30-Day ECG Monitoring Ups A-Fib Detection After Stroke

Improved detection versus 24-hour monitoring in patients with ischemic stroke or TIA

30-Day ECG Monitoring Ups A-Fib Detection After Stroke

THURSDAY, June 26, 2014 (HealthDay News) -- For patients with ischemic stroke or transient ischemic attack, electrocardiogram (ECG) monitoring with a 30-day event-triggered recorder improves detection of atrial fibrillation, according to a study published June 26 in the New England Journal of Medicine.

David J. Gladstone, M.D., Ph.D., from the University of Toronto in Canada, and colleagues conducted a randomized trial to examine the presence of paroxysmal atrial fibrillation in patients with cryptogenic ischemic stroke or transient ischemic attack. A total of 572 patients, aged 55 years or older, without known atrial fibrillation, were randomized to undergo additional noninvasive ambulatory ECG monitoring with a 30-day event-triggered recorder (intervention group, 280 patients) or a conventional 24-hour monitor (control group, 277 patients).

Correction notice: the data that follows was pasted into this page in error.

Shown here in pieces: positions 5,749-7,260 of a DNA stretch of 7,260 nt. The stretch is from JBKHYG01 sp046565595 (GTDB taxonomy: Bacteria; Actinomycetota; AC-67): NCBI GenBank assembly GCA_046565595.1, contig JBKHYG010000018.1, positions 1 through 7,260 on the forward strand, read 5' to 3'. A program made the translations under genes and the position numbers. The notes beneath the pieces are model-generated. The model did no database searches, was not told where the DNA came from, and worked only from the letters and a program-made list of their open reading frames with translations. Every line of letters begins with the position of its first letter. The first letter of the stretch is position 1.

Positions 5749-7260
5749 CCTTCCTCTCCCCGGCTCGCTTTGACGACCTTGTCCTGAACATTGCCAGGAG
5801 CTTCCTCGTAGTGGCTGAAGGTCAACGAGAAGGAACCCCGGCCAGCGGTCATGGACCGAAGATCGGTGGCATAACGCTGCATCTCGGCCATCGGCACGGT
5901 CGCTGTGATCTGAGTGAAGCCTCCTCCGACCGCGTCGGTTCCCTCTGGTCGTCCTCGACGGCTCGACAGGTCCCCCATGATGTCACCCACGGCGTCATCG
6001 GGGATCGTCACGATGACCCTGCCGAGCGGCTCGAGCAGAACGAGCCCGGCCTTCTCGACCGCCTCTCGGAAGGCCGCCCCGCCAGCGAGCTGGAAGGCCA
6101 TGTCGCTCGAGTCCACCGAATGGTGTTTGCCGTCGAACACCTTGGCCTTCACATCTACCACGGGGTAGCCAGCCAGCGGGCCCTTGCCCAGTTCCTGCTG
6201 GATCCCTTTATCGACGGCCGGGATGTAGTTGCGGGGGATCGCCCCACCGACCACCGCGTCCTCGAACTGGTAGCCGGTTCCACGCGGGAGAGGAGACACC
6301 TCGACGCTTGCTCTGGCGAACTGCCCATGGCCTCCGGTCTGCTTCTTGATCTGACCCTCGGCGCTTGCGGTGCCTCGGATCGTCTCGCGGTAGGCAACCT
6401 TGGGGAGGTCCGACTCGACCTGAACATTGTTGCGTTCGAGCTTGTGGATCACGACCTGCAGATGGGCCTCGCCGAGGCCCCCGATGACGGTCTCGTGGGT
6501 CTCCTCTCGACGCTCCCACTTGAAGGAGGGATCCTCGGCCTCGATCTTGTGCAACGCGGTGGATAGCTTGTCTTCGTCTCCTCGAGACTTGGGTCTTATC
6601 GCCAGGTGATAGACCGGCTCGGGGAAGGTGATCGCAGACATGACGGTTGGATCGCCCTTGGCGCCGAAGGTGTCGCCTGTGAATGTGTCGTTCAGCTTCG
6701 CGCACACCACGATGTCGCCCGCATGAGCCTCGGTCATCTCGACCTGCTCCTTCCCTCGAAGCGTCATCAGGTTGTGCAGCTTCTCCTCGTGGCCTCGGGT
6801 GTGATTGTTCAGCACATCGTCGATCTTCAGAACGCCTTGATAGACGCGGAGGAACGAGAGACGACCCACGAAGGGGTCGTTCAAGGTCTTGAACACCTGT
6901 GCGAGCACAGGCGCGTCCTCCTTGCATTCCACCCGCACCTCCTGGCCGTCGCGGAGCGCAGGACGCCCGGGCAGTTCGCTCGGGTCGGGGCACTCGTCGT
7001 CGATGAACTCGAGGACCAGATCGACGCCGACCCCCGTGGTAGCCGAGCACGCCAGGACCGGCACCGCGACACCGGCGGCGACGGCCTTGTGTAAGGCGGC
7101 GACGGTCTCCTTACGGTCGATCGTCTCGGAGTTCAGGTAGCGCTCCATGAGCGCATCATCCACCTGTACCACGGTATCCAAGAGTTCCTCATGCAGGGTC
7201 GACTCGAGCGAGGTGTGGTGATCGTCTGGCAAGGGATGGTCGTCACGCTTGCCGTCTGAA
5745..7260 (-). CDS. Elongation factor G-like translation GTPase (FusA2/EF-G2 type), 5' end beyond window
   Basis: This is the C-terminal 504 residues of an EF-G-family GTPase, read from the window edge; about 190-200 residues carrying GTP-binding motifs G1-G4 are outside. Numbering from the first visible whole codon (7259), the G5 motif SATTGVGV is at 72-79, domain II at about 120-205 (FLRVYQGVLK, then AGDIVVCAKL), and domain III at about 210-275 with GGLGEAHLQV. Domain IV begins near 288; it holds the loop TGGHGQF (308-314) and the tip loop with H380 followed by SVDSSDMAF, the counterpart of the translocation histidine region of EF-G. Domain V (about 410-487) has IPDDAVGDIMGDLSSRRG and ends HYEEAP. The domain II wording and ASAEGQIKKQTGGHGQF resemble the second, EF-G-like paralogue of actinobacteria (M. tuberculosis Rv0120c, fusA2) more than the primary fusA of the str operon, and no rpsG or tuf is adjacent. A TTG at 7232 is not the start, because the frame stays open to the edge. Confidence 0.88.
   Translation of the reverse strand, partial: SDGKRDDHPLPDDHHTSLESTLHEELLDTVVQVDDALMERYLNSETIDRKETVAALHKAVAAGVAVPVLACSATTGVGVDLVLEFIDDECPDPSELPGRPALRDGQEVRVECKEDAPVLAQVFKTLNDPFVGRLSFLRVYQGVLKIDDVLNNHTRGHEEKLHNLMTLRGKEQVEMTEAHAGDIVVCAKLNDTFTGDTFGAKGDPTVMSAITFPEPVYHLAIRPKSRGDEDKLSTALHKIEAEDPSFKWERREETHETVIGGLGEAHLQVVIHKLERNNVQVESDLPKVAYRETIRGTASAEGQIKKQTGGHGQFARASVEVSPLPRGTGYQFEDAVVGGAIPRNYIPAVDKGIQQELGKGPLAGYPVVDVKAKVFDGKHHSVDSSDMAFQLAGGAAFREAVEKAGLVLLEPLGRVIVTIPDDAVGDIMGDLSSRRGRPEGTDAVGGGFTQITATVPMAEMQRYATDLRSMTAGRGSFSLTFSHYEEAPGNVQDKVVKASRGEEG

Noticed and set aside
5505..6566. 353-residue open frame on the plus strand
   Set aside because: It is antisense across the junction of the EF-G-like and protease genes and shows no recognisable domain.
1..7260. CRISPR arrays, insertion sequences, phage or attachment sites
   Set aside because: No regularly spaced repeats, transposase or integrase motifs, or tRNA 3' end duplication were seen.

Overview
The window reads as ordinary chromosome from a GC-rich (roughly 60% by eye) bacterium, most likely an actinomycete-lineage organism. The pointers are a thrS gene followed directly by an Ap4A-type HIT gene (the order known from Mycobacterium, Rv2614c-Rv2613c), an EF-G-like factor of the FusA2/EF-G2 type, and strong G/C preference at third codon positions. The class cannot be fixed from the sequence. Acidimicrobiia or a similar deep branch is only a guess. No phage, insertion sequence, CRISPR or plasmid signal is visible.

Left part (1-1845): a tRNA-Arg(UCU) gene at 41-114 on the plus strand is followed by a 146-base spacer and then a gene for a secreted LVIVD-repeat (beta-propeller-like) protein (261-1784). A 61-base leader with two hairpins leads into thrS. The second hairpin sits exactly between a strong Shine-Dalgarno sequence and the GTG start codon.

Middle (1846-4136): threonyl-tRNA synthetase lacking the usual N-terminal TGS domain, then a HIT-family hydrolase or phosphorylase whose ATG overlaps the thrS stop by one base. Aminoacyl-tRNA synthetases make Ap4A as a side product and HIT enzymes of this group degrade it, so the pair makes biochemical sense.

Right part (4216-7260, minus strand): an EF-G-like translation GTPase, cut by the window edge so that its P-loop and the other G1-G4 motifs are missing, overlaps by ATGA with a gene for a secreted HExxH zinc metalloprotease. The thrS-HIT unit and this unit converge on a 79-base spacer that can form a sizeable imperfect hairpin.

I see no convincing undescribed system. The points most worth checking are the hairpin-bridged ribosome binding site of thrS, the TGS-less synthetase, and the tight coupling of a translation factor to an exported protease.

The researchers detected atrial fibrillation lasting 30 seconds or longer in 16.1 percent of the intervention group and in 3.2 percent of the control group (P < 0.001; number needed to screen, eight). A total of 9.9 percent of the intervention group and 2.5 percent of the control group had atrial fibrillation lasting 2.5 minutes or longer (P < 0.001). Oral anticoagulant therapy had been prescribed for more patients in the intervention versus control group by 90 days (18.6 versus 11.1 percent; P = 0.01).

"Noninvasive ambulatory ECG monitoring for a target of 30 days significantly improved the detection of atrial fibrillation by a factor of more than five and nearly doubled the rate of anticoagulant treatment, as compared with the standard practice of short-duration ECG monitoring," the authors write.

Several authors disclosed financial ties to the pharmaceutical industry.

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